Maksymilian Eljowicz (1890-1942) – painter, born in Raciąż as the son of the craftsman Chaim Pinkas. At the beginning of the 20th century, his family moved to Płock. Here Maximilian started studying, then working in a watchmaker’s workshop. Since an early age he showed outstanding […]
Jakub Zysman (1861-1926) – a doctor and social worker, called “doctor Judym from Klimontów” (a reference to the character from the novel “Homeless People” by Stefan Żeromski), was born in Zakroczym as the son of Hersz Ber Zysman and Łaja nee Przysucher. In the 1870s, his family moved to Płock. Jakub had nine siblings: brothers Chaim (born in 1862), Majer (born in 1865), Szmul (born in 1866), Lewin (born in 1873) and Abram (born in 1877) and sisters Idel (born in 1868), Etta (born in 1873), Maria (born in 1875) and Rozalia (born in 1877). He lost his mother early and his father remarried to Chawa Przysucher. The Zysman family lived at Królewiecka Street in the property of Władysław and Zofia Lubowidzki. Ambitious and talented Jakub attended the governorate gymnasium in Płock. In 1887 he graduated from the Faculty of Medicine at the Imperial University of Warsaw. Two years later he changed his religion to Evangelical-Augsburg. He practiced in Wisznice, then in Warsaw, from 1891 in Klimontów. In 1894 he married Eufemia Maria née Modzelewski, with whom he had three children: Jerzy, Irena and Wiktor (also known as Bruno Jasieński). By the people of Klimontów, Jakub Zysman was not only remembered as a generous doctor (he treated poor residents of the town and the surrounding area for free), but also a great social activist: initiator of the creation of the Klimontów Loan and Savings Society, activist of the Orphan Shelter Society and co-organizer of the Polish Educational Society. Thanks to Jakub Zysman, a fire station was built in Klimontów, paving of streets and squares began, a telegraph connection between Klimontów and Opatów was carried out. During World War I, Jakub Zysman and his family stayed in Moscow, where he served as a military doctor. After the war, he returned to Klimontów, where he lived and worked until his death in 1926. A great citizen of Klimontów, the religion of whom was to take care of every person who needed help, was accompanied in his final journey by nearly 10,000 people.
Jaworski K., Dandys. Słowo o Brunonie Jasieńskim, Warszawa 2009
Zarębski M., Jakub Zysman – lekarz społecznik, animator licznych inicjatyw obywatelskich w Klimontowie,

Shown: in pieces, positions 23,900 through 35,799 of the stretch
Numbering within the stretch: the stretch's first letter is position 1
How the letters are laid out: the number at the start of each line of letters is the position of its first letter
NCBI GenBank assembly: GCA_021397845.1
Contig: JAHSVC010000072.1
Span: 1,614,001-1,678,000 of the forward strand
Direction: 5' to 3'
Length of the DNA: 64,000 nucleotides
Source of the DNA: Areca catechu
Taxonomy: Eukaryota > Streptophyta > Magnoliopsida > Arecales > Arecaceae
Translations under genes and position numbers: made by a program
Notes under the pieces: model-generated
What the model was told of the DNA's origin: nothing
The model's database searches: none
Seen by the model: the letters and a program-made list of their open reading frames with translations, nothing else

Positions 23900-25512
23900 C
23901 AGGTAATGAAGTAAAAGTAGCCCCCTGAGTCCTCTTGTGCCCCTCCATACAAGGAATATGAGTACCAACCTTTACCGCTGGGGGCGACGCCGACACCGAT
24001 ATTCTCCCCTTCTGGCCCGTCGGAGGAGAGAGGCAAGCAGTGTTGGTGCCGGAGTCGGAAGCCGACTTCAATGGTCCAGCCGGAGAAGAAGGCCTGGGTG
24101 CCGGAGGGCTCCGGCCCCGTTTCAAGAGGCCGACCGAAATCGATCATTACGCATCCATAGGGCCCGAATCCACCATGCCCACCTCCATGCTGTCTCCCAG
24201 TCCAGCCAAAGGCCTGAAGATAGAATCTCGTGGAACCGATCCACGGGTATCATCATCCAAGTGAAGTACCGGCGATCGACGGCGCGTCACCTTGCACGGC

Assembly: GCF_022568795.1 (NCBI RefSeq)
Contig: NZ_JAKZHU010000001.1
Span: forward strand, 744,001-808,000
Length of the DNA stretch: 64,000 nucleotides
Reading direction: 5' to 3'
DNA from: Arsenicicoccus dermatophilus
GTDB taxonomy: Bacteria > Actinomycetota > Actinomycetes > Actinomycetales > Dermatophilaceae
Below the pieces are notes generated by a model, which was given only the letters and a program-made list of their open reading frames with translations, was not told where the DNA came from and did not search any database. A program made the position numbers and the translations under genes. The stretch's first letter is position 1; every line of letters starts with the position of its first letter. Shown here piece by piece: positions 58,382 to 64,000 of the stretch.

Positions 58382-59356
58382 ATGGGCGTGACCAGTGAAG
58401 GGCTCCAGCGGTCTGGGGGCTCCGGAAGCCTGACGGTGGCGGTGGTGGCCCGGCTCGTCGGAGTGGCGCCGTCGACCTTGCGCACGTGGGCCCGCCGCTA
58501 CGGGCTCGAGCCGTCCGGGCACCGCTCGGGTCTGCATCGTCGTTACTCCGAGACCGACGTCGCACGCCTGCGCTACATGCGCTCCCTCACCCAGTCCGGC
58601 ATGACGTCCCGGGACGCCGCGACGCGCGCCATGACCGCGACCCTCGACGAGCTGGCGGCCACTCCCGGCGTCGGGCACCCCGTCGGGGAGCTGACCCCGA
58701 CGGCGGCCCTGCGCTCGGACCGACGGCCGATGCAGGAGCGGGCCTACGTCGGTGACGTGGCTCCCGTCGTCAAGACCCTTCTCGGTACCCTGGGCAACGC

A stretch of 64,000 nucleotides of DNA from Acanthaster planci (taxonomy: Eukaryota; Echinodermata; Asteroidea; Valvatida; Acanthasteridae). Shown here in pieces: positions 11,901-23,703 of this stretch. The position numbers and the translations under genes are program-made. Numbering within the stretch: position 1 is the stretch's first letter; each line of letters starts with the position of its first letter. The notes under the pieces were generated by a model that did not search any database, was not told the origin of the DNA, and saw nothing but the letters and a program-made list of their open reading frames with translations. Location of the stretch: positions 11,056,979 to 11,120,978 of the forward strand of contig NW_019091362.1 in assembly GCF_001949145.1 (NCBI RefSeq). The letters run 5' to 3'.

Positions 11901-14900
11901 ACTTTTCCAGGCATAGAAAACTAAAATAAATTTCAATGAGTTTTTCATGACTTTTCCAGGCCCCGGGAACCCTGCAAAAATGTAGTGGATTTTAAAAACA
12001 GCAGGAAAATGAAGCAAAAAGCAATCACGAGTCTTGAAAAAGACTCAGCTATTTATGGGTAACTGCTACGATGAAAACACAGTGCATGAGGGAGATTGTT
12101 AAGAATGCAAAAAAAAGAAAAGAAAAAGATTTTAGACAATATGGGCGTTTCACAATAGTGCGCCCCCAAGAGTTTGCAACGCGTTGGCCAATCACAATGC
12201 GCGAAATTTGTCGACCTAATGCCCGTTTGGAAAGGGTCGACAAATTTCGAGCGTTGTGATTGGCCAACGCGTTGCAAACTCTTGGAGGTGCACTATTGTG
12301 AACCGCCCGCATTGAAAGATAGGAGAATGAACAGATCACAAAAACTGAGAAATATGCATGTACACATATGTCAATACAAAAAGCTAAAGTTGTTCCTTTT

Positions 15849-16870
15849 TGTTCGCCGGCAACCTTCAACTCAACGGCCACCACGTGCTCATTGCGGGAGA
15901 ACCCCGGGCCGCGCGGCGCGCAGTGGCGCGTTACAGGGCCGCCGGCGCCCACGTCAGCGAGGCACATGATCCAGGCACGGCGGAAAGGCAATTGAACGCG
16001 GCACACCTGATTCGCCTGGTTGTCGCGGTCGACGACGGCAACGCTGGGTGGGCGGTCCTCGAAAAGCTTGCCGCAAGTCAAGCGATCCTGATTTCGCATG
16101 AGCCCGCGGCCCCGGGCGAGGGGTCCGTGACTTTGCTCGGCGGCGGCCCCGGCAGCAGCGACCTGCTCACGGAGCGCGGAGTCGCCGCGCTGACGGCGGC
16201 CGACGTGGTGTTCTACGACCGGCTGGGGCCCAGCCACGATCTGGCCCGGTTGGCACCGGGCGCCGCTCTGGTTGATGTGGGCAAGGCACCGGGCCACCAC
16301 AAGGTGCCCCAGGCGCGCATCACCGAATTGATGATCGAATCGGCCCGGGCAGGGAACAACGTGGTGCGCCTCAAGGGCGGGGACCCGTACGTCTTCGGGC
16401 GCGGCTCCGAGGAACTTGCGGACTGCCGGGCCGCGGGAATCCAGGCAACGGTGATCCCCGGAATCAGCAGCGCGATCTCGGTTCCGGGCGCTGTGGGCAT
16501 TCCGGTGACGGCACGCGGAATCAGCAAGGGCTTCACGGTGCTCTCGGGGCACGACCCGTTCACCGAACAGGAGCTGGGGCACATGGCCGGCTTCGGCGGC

[accessed on: 14.05.2020]
The 77th anniversary of the outbreak of the Warsaw Ghetto Uprising. Boruch Szpigel and Izaak Bernsztejn.
April 19, 2020 marks the 77th anniversary of the outbreak of the Warsaw Ghetto Uprising. In connection with the anniversary, we present two people from the Płock region, whose activities were related to the Warsaw ghetto.
Bronek (Boruch) Szpigel from Wyszogród (1919–2013, pictured on the right) was one of the resistance activists in the Warsaw Ghetto and a participant in the uprising that broke out on April 19, 1943. Before the war, he belonged to the left-wing Bund organization and was a friend of Marek Edelman. From October 1942 he was a member of the Jewish Combat Organization. In the uprising he fought in the area of Smocza, Nowolipki and Leszno. On Nowolipie he detonated one of the two mines possessed by the fighters.
On April 29 he left the ghetto, from May to October 1943 he fought in a partisan unit in the Wyszkowski Forest. During the Warsaw Uprising he stayed at 64 Żelazna Street. After the war, he lived in Canada.
Izaak Bernsztejn (1900-1943, pictured on the left) is also associated with the history of the Warsaw ghetto. He was a lawyer, teacher and publicist from Płock. During the German occupation he stayed in the ghetto. He was a collaborator of Emanuel Ringelblum and wrote to the chronicle of the Warsaw Ghetto. Two essays by him were found in the Ringelblum Archive: “Warsaw – 1941” and the “Kelsm Preacher”. Bernsztejn and his family died in the ghetto in unknown circumstances.
In his essay “Hunger in Warsaw”, he wrote:
“… I saw today a black wagon; its open door let me see a box with a corpse. A woman bereft of strength hurried after it, her cry only to herself. A street filled with people who looked at her and heard her cries, astonished yet silent. She ran, she dragged herself after the coffin, like a bird that is wounded and every one around her looked and stared. My friend told me today that of a family of eight in his neighborhood only two remained, a mother and her son. He did not know whom of the two hunger will cut down first. And they walk about, mother and son, yellowish, dried out bodies, lit up with phosphorous shine…”
Grupińska A., Odczytanie Listy. Opowieść o powstańcach żydowskich, Kraków 2002
Przedpełski J., Stefański J., Żydzi płoccy w dziejach miasta, Płock 2012
Fragment of the essay “Hunger in Warsaw”: http://www.zchor.org
Our branch of the Szeraszew family comes from Radziłów and thanks to the documents stored in the Łomża department of the State Archives in Białystok it is known, that there were many members of the Szeraszew family in Radziłów and the local area.